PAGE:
“So, I’m sorry that it’s Yes, we have no Bitterns…again.”
Which is what John, the leader of our merry band, said when we finished our Bittern-less tour of Leighton Moss. That’s an amazing coincidence, I thought, that’s exactly what I called my post last week when I came and didn’t see any Bitterns then either.
I can be terribly dense sometimes. Minutes later he told me that somebody had told him about the blog, but that he had trouble getting it to load on his computer. So that explains that then.
I was back at Leighton Moss on another Wednesday Bittern walk and once again we didn’t see any Bitterns, which you might have gathered if you were paying attention. This time I went without my camera, because the light wasn’t so good, and…..well, a change is a good as a rest. (So after a surfeit of photos in the last post – none today)
There was lots to see, although at times I didn’t see – I didn’t see the female Goldeneye in the ice-free run on the Mere, nor the Tufted Duck. I couldn’t distinguish the Long-Tailed Tits bobbing about in the trees beside the causeway from which ever other Tits were there with them. But I did see the Nuthatch on the feeding station, and a Greater Spotted Woodpecker on the feeder by the Visitor Centre. I could pick out the Shovelers from the less easily discernible ducks. I enjoyed the tame Robins again, and the bold Marsh Tit which sat in the hedge right by us, and the Song Thrush which watched us from a a wall top. I spotted the Heron which landed on the ice, surely too far from the open water to fish, and then after a while flew on over the open stretch of water.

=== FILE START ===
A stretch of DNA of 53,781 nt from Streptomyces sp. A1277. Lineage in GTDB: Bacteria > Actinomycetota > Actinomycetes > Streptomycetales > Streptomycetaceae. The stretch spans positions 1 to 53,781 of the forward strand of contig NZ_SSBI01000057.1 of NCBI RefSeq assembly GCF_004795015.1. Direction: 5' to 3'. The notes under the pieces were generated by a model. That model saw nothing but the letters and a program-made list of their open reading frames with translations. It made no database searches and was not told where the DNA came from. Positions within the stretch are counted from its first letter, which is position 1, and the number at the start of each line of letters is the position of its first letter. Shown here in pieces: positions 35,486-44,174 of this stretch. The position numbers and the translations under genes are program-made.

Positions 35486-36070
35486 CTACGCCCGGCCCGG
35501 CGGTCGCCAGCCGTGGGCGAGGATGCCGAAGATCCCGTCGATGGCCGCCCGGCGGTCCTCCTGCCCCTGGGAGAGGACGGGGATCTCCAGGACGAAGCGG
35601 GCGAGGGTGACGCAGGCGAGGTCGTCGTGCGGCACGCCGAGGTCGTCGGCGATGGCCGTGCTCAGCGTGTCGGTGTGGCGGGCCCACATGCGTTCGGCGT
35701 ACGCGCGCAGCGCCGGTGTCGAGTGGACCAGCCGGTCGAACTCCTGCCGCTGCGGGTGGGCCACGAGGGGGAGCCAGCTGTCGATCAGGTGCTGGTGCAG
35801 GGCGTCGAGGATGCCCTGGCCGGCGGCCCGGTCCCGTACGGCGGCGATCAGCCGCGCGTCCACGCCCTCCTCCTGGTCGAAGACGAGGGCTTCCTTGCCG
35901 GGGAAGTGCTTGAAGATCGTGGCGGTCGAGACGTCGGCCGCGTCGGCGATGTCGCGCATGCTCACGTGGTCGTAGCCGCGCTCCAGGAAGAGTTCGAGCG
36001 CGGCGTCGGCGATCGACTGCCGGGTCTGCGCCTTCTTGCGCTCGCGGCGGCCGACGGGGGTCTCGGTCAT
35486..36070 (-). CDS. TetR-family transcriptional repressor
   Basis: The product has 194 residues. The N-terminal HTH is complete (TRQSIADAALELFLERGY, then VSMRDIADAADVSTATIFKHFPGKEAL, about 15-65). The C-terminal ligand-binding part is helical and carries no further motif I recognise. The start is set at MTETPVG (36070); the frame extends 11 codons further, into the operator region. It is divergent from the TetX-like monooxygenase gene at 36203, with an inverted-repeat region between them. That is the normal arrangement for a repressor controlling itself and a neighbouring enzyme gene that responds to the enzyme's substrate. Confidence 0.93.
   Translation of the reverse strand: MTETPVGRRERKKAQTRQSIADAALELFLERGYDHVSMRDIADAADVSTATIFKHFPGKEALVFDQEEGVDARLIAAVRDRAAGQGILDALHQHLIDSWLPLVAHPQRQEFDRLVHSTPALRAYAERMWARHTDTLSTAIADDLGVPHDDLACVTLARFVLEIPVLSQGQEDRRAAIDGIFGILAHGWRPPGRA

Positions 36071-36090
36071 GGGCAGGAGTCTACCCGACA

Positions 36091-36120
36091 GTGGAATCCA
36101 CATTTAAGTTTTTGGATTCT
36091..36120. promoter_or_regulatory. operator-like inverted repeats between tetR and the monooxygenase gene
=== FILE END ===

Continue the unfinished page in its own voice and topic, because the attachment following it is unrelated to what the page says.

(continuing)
And regardless of exactly what I saw, Leighton Moss is a great place to be. It was great to sit in the Lillian’s hide and watch snow falling on the frozen mere. And it was really illuminating to tour the reserve with someone who cold tell us all about the population of Otters, Marsh Harriers, Bitterns etc. I learned how to distinguish between Lesser and Great Black-Backed Gulls – there were two of the latter on the ice by the open water. I now know how to distinguish Common Gulls from Black-Headed Gulls – which in winter is not as easy at sounds, since Black-Headed Gulls are not Black-Headed in their winter plumage. In general, I feel like I picked up ideas about how to use the clues available which might mean that one day I can pick out the solitary female Goldeneye in the melee of Mallards, Shovelers and Teal.
Here’s hoping anyway…